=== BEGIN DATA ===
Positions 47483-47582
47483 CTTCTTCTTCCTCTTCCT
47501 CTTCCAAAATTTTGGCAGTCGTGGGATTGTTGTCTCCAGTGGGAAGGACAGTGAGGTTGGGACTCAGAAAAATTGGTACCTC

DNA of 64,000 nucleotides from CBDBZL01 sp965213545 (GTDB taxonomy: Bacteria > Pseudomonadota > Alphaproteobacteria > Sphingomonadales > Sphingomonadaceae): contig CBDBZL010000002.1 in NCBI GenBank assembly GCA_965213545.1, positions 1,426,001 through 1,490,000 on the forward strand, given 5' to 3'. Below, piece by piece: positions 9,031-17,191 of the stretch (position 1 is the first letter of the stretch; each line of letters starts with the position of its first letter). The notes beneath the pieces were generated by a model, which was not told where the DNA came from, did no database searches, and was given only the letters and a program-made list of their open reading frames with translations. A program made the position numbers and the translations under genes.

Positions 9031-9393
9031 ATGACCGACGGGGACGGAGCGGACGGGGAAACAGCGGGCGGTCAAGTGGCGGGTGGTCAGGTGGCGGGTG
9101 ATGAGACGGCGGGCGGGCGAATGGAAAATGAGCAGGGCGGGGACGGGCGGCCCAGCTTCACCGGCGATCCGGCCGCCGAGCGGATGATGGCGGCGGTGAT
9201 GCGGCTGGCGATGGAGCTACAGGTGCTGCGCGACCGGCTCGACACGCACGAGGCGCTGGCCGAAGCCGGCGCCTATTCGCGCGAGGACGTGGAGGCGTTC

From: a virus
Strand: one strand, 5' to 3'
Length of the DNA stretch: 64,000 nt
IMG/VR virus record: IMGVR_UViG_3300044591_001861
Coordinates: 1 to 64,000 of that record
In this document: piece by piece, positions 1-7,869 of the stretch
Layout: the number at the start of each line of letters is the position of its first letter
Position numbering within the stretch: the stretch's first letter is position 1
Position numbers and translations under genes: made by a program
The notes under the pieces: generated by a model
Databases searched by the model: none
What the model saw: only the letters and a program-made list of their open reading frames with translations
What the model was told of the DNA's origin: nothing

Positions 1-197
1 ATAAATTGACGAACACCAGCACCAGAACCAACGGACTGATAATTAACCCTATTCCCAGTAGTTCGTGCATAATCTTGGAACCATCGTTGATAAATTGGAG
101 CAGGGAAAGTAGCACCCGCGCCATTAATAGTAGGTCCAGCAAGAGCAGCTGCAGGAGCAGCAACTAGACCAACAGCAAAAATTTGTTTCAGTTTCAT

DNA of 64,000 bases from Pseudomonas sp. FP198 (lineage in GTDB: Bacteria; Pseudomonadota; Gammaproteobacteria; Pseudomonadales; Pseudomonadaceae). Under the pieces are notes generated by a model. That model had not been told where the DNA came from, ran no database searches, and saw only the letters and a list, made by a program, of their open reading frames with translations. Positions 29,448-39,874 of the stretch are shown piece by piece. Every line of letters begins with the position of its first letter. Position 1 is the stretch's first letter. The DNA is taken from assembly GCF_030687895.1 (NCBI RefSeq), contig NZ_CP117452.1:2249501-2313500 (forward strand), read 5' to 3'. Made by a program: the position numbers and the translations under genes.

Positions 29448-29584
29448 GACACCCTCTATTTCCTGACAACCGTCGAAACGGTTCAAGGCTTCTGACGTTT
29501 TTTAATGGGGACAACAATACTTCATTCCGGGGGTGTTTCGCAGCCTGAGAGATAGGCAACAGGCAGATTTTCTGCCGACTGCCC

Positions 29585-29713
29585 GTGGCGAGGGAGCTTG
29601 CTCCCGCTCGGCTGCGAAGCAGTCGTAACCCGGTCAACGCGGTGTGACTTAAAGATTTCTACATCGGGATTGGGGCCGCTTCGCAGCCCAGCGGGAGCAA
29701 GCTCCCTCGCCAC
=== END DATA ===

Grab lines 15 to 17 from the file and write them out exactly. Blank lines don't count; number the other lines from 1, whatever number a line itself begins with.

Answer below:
Layout: the number at the start of each line of letters is the position of its first letter
Position numbering within the stretch: the stretch's first letter is position 1
Position numbers and translations under genes: made by a program